Monday, May 16, 2011


Many years ago, I read a slim little book called A Month in the Country, by J.L. Carr. It’s about a World War I soldier hired for the summer to restore an ancient mural in a village church. It’s on the depressing side: none of the characters are on track for a happy life at the last page. But what makes the book memorable is its flawless evocation of summer. So flawless that I’ve read the book more than once—and I’m one of those readers who like escapism and humor. I can’t remember any particular passage, but sitting here at my keyboard I can recall the book’s summer: endless sun, blue skies, the drone of bumblebees, the scents of earth and grass, the feeling that my entire self, body and mind, is in Paradise.

“The Harlequin Tea Set,” an Agatha Christie short story, almost captures summer this way. Liz Michalski’s novel, Evenfall, also has moments of pure summer—eating peaches warm and ripe from the tree, basking in the sun in an overgrown orchard.

I live in the Northeast US—winter lasts a long, long time here. So it’s no surprise that I favor summery books. Even the one sort-of-winter book that I’ve always loved—The Snowstorm by Beryl Netherclift—isn’t really about snow. The title refers to one of those glass balls you shake to make “snow” fly around a scene inside. (There is a real snowstorm at the end, and the book is one of the better time-travel novels I’ve read.) There’s also Robert McCammon’s Swan Song. He creates nuclear winter so well that the first time I read it, I kept looking out the window to make sure the world was still green.

I scanned my bookshelves for a spring book, and found none. I do have a favorite autumn book: The Perilous Gard by Elizabeth Marie Pope. That’s it—one book—even though Hallowe’en is my favorite holiday. (That’s a post for another time, and a discussion of movies that scare the pants off you. Love ‘em.)

I love to write in the summer. My laptop screen can’t compete with sunshine, so I take my three-ring binder and fountain pen and sit in my backyard. Grass between my toes, iced tea at my side, red-winged blackbirds (among many others) calling in the trees, and katydids everywhere. Yet I’ve written all different kinds of weather into chapters on those days. I’m weird like that. This is also one of my favorite places to read.

Is there a book on your shelves that epitomizes your favorite season? My TBR pile in only 6 books deep at the moment. It needs to grow—after all, summer’s only a few weeks away.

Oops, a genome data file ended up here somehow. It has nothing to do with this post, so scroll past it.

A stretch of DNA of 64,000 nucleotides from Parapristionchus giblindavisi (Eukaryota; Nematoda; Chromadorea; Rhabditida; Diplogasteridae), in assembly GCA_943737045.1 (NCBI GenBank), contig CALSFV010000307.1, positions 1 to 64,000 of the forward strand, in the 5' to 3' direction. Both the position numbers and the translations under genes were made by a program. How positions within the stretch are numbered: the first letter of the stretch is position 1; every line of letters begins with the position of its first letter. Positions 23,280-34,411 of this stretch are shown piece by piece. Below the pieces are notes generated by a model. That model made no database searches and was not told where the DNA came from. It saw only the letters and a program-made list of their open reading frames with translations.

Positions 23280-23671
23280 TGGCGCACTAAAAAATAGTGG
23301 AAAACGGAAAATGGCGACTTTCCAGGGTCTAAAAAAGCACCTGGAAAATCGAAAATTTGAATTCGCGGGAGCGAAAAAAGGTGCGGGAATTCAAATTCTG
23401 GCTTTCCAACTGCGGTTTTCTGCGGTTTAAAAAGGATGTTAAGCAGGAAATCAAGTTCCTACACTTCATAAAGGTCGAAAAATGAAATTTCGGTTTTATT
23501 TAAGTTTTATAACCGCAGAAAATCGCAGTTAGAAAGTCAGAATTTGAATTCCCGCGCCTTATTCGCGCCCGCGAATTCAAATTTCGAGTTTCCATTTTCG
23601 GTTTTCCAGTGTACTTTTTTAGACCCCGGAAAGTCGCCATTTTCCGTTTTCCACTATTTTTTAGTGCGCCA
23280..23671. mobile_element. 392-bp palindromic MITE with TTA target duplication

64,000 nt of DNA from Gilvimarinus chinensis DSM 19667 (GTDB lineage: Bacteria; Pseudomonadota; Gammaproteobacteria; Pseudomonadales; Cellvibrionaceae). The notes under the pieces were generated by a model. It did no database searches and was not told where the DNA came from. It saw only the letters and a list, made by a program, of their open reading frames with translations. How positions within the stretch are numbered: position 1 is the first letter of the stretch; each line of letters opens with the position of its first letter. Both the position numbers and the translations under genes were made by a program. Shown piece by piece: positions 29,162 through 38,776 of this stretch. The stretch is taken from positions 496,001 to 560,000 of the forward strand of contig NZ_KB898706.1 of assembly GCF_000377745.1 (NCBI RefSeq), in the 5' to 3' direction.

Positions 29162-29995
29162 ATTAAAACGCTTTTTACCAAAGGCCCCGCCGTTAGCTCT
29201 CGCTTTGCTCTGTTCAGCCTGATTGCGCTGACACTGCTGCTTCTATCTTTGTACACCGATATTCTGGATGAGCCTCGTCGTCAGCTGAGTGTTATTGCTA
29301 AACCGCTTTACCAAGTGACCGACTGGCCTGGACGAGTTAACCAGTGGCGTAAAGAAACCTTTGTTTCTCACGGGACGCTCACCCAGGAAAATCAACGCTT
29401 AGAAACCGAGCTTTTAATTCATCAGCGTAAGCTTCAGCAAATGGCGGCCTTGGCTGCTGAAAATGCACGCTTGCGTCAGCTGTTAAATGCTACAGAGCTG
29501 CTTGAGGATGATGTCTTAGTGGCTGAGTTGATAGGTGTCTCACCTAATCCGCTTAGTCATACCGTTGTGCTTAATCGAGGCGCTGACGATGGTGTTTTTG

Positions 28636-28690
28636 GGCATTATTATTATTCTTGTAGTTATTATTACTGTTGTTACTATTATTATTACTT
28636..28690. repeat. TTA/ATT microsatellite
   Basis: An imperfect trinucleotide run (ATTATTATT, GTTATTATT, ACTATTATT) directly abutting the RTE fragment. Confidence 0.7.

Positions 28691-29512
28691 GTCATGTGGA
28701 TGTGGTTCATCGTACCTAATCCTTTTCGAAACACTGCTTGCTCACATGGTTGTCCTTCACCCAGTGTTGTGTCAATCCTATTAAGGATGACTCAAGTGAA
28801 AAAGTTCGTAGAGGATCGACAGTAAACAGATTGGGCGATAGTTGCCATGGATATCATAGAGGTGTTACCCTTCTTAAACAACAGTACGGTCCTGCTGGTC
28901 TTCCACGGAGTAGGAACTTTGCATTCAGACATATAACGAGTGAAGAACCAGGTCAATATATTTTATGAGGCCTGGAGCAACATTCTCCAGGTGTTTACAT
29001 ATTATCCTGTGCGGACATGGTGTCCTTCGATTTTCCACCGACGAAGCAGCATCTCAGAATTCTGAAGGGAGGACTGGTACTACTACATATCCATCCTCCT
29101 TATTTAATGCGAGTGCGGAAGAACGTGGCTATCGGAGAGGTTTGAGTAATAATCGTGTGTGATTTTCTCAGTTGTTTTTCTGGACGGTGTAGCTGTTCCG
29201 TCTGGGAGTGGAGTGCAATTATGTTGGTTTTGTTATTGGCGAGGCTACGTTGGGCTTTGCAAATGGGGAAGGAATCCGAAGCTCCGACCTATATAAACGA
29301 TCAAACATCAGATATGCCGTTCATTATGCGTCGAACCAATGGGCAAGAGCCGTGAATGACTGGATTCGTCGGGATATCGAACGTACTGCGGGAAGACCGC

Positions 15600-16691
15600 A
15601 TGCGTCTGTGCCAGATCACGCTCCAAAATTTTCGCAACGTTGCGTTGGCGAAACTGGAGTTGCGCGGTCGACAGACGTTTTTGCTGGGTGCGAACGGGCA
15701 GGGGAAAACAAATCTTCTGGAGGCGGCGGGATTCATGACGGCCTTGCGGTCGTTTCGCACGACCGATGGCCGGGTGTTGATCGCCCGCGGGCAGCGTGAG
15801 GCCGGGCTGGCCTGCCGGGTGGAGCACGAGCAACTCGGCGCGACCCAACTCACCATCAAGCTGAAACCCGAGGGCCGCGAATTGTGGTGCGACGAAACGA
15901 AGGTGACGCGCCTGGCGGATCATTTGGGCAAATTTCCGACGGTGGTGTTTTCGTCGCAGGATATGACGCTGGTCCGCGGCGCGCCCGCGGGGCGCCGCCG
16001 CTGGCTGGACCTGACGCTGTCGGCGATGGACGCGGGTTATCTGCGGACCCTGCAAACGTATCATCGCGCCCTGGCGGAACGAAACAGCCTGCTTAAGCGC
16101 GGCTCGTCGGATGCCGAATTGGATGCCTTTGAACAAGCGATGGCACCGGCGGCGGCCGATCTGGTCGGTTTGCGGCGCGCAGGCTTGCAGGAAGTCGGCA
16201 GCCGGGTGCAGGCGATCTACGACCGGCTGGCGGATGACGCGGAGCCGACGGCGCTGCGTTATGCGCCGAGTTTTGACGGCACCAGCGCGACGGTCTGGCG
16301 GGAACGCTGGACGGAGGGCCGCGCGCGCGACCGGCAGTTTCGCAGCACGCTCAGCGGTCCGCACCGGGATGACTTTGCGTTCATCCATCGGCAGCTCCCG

Lois Winston said...

Alice, what jumped out at me in your post was that your TBR pile is only 6 books tall. I've got a stack of 36 books waiting to be read, and that's after I gave away a carton of book I knew I'd never get to. Gotta get me one of those shirts that says, "Too many books, so little time."

Robin Allen said...

I don't notice seasons so much as I do place when it's an integral part of the book--A Confederacy of Dunces and New Orleans, A Year in Provence and France.

I do have favorite winter movies I like to watch when the temperature has been in the mid-90s for several days in a row (which already happened in April), like Smilla's Sense of Snow and Fargo.


Keith Raffel said...

Nice post, Alice. I recommend Heat Wave. No, not the one by "Rick Castle," the one by Penelope Lively. That's a favorite novel by one of my favorite authors and it's even, I'd say, crime fiction.

Darrell James said...

I can't recall any book being memorable specifically because of the weather. But I know that the mood that is set by the weather is part of my enjoyment (or lack of).

G.M. Malliet said...

I've always loved winter. Strange, I know. Maybe too many boiling hot summers have made me long for winter, the way you long for summer, Alice.

Keith Raffel said...

I once saw a double feature of Body Heat and The Year of Living Dangerously. Two movies guaranteed to beat any antiperspirant.

Kathleen Ernst said...

The historical novel A Northern Light by Jennifer Donnelly has a wonderful scene that captures spring perfectly. The main character is gobbling fiddleheads (ferns) because she so craves something fresh and green.

Hope you all have lots of pleasant days ahead!

Alice Loweecey said...

I love all these recommendations, gang. *heads to the bookstore*